I was off grid camping by a river in Squamish, British Columbia when [he died], and found out days after I got back. I felt like the world was melting, I felt small. There was nothing I could do as a tiny dust in space. I’m glad I can at least exist as an artist who gets to carry on exploring the sonic world. I feel grateful for his music, and what I’ve dug out of it.
I went to a Jon Hassell concert in my hometown in the early 1980s, dragged by a friend. After a few minutes we were all lost in a caravanserais just around the Amu Darya river, and you could see in the distance the ruins of a Mogul castle. [We were] lost among the scents and colours. It was immersive, fantastic, dreamy.
Many of us tried to play the trumpet and recreate the colours, his sound; but Jon’s magic was in the overall vision. [His work is a] milestone in music, and of fundamental importance. He taught us to open our eyes and get out of the shell of our little reality, mix with others, absorb their sounds and colours. Leave behind any structure and open up to the world. Open your mind and heart to the unknown beauty of the planet.
Music like his – and that of his cohort, including LaMonte Young, Marian Zazeela, Terry Riley and Brian Eno – influenced my music and empowered me to create authentic work by paving the way for the sound of South Asia in Western music and validating that mixture of sound. In a way, his career is one that I model my own after: it seems that he created exactly the music he was interested in making while also bringing his unique style into collaborations with many others – regardless of genre or function. While his work often falls into the “ambient jazz” category, he also collaborated with pop and rock artists and created works for theatre, like his entrancing album Sulla Strada.
Hassell’s legacy is both one of pioneering the ambient genre and one, like so many of his peers, of cultural appropriation. On one hand, he pioneered a contemporary, electronic blending of genres gaining popularity in the West in the late 70s – jazz, electroacoustic, ambient and new age – with sounds from various cultures that weren’t mainstream. This inclusion of instruments and players from around the world provided a platform for many of these artists and their work to receive recognition, such as Hassell’s early collaborators Abdou Mboup and Naná Vasconcelos.
On the flipside, the terms he used to describe his work like “Fourth World” and “primitive/futurist” are problematic. Saying that one’s music is “Fourth World” perpetuates the notion that a third world exists. The notion of the “third world” itself is a Western, capitalist construct rooted in colonialism, extraction and a white supremacist legacy. The idea of a “primitive/futurist” music is worse because, in Hassell’s work, the sounds outside of the West are “primitive” and the electronic music – that he studied in Cologne, Germany – is clearly the “futurist” part. Why did he choose the term “primitive” and not something like multicultural, universal or even global? So much of music composition is mixed with both pushing boundaries and extracting the musical legacies and voices of non-Western countries, often without permission, acknowledgment or compensation.
I am looking forward to creating music in a society where there is some evolution of how we describe music influenced by various cultures and a refusal to use words that belittle and exotify the people from those regions. Language aside, Hassell’s work is groundbreaking and has paved a path for so many artists, like myself, to produce music that is authentic to them. Many artists record sounds, specifically voices and non-Western instruments, in places that are foreign to them and use these recordings without permission, acknowledgement or compensation.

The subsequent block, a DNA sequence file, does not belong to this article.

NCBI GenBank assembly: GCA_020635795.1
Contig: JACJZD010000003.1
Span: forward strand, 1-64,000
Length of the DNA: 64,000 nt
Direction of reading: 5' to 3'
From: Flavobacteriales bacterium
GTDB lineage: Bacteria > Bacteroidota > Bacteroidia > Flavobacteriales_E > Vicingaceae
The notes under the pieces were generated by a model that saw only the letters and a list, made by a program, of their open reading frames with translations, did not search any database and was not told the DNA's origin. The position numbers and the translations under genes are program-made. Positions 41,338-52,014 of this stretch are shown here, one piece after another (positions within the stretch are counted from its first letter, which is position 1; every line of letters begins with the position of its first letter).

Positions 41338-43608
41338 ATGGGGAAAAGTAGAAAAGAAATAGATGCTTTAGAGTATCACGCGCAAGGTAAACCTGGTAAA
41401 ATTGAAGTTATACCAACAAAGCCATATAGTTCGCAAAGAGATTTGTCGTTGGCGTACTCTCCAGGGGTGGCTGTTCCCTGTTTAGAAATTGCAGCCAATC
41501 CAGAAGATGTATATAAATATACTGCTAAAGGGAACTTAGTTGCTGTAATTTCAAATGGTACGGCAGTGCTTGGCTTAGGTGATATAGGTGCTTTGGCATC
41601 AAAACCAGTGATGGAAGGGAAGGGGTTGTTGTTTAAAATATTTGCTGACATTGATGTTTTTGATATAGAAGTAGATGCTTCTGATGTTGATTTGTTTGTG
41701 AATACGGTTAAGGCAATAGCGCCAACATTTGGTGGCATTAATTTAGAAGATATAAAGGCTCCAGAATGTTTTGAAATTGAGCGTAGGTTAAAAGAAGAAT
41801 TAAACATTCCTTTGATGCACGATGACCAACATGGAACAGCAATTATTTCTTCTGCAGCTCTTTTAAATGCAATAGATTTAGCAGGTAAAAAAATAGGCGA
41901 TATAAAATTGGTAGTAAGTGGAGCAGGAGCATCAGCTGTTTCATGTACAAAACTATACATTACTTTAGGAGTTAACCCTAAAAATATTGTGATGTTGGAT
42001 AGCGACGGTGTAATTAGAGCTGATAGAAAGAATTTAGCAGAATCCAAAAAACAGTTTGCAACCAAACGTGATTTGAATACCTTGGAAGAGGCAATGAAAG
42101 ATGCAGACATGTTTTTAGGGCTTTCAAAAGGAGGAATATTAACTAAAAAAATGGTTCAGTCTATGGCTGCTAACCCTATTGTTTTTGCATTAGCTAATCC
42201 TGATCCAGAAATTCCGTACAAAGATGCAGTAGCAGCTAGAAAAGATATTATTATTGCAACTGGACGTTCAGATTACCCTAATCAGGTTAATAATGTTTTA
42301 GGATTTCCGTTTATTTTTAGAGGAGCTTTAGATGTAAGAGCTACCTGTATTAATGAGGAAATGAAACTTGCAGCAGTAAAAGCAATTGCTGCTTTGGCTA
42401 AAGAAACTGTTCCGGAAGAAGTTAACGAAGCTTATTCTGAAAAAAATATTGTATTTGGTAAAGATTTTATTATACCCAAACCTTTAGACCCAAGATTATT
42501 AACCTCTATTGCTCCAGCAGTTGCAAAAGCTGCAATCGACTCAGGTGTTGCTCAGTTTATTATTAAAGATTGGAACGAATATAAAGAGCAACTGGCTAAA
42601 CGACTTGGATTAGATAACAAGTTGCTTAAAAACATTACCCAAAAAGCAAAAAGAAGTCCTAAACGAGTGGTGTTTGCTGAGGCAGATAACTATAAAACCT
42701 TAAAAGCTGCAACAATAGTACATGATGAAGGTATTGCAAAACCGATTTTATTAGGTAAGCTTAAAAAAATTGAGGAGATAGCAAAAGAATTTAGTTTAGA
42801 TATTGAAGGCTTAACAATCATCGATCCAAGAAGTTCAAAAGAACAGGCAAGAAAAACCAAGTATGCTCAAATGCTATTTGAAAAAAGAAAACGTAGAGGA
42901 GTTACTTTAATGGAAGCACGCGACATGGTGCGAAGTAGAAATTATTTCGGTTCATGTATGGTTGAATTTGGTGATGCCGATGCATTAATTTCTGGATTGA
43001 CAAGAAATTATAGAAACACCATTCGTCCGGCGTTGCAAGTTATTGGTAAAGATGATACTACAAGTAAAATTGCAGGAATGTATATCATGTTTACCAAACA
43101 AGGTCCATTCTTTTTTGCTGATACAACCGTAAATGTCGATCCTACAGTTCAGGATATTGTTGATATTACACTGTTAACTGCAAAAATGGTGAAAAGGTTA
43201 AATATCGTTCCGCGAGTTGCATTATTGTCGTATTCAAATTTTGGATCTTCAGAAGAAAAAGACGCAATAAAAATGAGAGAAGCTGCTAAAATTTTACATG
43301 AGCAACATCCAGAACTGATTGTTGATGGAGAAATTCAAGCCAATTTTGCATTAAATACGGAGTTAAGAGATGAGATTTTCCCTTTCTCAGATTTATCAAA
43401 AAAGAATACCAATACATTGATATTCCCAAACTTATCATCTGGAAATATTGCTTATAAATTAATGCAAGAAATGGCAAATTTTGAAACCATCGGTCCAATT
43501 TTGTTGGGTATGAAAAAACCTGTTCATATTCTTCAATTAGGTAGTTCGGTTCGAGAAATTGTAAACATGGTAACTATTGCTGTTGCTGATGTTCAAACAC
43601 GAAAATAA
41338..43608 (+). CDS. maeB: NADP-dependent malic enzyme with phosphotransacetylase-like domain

However, Hassell actually went to India and studied with Pandit Pran Nath. Let’s take this aspect of a fundamental influence on his music and make that his legacy. I have a not-so-small request to artists working in collaboration with musicians from cultures different from their own: pay, acknowledge and seek approval from your sources. If you are using field recordings featuring voices from a place that is not your home, please ask permission from individuals if you can use their sounds and compensate them accordingly. Publish their names when you release your work. And if you study music in a place that is not your home country, acknowledge your teacher publicly and pay them a market rate that is comparable to that of your home country.
And finally, I want to acknowledge that we still have a long way to go with regards to recognising music as a global construct. I admire the fact that Hassell elevated the musical ideas from various cultures in his work. Ultimately, his work demonstrates admiration and excitement for the sounds from outside the West that he enfolded into his work. Right now, I’m teaching electronic music at a conservatory in which the majority of the required curriculum overlooks music outside of Europe and the US, effectively erasing non-Western practices and achievements. In remembering Hassell’s legacy of bringing unique, global sounds to Western audiences, it’s important to also acknowledge the colonial musical legacies he participated in.
Gus Lobban of Kero Kero Bonito
I first came across Jon Hassell via the remixes of his track Voiceprint by my favourite band, 808 State. It turns out that Jon Hassell was one of the first artists to seek out a remix from 808 State, which is testament to his progressive open-mindedness. Of course, Hassell’s Fourth World philosophy was a blatant influence on 808 State’s Graham Massey, who envisioned his group’s music as a kind of utopic future exotica. Such is the chain of influence that the Voiceprint remixes, while keeping Hassell’s original parts fairly intact, feel close to 808 State originals like State Ritual or Qmart.
Hassell’s Fourth World music was arguably the biggest conceptual inspiration for our recent mini-album Civilisation. We were very consciously trying to conjure a fantastical and original sound by combining techniques from across musical traditions, be they non-pop scales, chanting or acoustic timbres imitated by synthesisers. The power of this approach lies in its reconfiguration of fundamental human culture; the result is more vivid and moving for its distant familiarity.